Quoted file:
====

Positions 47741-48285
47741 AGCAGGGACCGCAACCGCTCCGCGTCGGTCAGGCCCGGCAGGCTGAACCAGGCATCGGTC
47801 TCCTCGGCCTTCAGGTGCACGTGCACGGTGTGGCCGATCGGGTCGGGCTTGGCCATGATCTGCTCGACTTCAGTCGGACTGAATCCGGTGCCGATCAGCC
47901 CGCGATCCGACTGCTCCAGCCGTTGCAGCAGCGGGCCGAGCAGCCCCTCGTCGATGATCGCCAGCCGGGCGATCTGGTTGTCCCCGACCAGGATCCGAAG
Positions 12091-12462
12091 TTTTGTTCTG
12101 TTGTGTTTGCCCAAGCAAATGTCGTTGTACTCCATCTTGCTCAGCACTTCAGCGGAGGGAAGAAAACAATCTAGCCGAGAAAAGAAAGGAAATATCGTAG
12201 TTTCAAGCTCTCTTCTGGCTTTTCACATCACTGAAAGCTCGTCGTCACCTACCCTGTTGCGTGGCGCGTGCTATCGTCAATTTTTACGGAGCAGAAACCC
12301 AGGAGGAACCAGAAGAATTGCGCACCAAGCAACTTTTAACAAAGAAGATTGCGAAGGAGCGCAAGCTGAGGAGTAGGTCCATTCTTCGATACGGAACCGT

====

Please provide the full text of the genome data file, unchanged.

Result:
Positions 47741-48285
47741 AGCAGGGACCGCAACCGCTCCGCGTCGGTCAGGCCCGGCAGGCTGAACCAGGCATCGGTC
47801 TCCTCGGCCTTCAGGTGCACGTGCACGGTGTGGCCGATCGGGTCGGGCTTGGCCATGATCTGCTCGACTTCAGTCGGACTGAATCCGGTGCCGATCAGCC
47901 CGCGATCCGACTGCTCCAGCCGTTGCAGCAGCGGGCCGAGCAGCCCCTCGTCGATGATCGCCAGCCGGGCGATCTGGTTGTCCCCGACCAGGATCCGAAG
Positions 12091-12462
12091 TTTTGTTCTG
12101 TTGTGTTTGCCCAAGCAAATGTCGTTGTACTCCATCTTGCTCAGCACTTCAGCGGAGGGAAGAAAACAATCTAGCCGAGAAAAGAAAGGAAATATCGTAG
12201 TTTCAAGCTCTCTTCTGGCTTTTCACATCACTGAAAGCTCGTCGTCACCTACCCTGTTGCGTGGCGCGTGCTATCGTCAATTTTTACGGAGCAGAAACCC
12301 AGGAGGAACCAGAAGAATTGCGCACCAAGCAACTTTTAACAAAGAAGATTGCGAAGGAGCGCAAGCTGAGGAGTAGGTCCATTCTTCGATACGGAACCGT